Volume 369, Number 3, April III 2001
|Page(s)||915 - 924|
|Section||Interstellar and circumstellar matter|
|Published online||15 April 2001|
Results of a LMXB survey: Variation in the height of the neutron star blackbody emission region
School of Physics and Astronomy, University of Birmingham, Birmingham B15 2TT e-mail: firstname.lastname@example.org; email@example.com
2 Institute of Astronomy, Jagiellonian University, ul. Orla 171, 30-244 Cracow, Poland
Corresponding author: M. J. Church, firstname.lastname@example.org
Accepted: 22 January 2001
We present results of a survey of the spectra of Low Mass X-ray Binaries using ASCA. It is shown that all sources in the survey are well-fitted by the same two-component emission model that we have previously shown is able to describe both the non-dip and dip spectra of the dipping class of LMXB. This model consists of point-like blackbody emission from the neutron star plus Comptonized emission from a disk-like accretion disk corona of radius typically 50 000 km. Additional data from results published elsewhere by us from BeppoSAX and ASCA are added to the survey. The large variation in blackbody luminosity of survey sources is shown to be due primarily to major changes in blackbody emitting area. Fitting a multi-temperature disk blackbody plus Comptonization model to the survey spectra requires values of inner disk radius substantially less than the neutron star radius in many cases, making disk origin of the blackbody highly unlikely. Assuming that the emission is from an equatorial strip on the neutron star, it is shown that the half-height of the strip h agrees well with the half-height H of the radiatively-supported inner accretion disk, this agreement spanning three orders of magnitude in each parameter. Possible mechanisms for the agreement are discussed, including radial accretion flow between inner disk and star, and accretion flow "creep"on the surface of the neutron star.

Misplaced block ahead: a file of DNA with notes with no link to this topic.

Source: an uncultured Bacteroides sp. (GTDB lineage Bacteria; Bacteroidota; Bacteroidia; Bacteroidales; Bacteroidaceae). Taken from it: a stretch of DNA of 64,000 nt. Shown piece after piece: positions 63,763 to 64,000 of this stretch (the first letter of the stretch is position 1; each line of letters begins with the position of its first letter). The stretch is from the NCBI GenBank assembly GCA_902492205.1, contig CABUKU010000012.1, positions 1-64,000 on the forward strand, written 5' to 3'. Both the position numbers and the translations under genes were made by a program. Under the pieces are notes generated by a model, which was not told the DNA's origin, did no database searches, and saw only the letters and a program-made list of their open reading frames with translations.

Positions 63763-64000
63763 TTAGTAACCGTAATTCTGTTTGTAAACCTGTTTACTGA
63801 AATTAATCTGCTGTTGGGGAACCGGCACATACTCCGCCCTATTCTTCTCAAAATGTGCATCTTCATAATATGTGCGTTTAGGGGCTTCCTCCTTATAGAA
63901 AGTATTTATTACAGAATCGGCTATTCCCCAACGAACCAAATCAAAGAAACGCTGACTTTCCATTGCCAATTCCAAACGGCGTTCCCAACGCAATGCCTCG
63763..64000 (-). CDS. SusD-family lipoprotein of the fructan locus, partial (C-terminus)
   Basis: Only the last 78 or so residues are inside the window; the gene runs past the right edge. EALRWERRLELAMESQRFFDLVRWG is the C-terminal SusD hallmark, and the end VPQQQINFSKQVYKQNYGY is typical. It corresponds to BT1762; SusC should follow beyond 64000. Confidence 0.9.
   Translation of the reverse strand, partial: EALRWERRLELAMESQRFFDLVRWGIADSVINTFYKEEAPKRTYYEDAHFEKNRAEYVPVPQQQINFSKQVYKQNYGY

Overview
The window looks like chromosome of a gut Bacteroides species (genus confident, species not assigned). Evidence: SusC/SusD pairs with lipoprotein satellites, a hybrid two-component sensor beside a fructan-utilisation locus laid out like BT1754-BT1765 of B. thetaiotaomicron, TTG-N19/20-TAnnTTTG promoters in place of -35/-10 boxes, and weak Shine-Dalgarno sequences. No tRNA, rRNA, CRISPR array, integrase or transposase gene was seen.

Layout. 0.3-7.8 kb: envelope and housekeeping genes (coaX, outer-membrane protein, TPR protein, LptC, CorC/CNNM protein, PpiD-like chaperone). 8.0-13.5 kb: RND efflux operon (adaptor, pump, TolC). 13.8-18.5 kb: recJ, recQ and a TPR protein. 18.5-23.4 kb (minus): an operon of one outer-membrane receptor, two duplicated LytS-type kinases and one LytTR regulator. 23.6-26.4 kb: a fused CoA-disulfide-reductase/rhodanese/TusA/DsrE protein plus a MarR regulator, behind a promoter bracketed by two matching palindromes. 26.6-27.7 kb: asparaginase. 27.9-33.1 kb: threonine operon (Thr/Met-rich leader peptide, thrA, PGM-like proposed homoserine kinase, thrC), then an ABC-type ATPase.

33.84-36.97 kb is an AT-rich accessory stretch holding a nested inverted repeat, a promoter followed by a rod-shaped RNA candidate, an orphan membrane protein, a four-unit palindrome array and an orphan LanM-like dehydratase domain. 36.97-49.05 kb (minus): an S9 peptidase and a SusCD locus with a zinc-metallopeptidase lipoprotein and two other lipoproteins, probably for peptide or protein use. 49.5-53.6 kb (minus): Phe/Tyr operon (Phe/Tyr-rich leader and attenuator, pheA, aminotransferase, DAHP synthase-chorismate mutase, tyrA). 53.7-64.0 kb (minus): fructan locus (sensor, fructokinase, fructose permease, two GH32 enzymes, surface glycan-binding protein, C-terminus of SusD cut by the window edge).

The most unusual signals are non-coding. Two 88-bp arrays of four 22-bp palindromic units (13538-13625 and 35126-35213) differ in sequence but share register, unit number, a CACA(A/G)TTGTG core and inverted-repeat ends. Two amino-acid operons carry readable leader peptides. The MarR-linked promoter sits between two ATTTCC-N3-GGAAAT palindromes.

Key words: X-rays: stars / stars: neutron / binaries: close / accretion: accretion disks
© ESO, 2001
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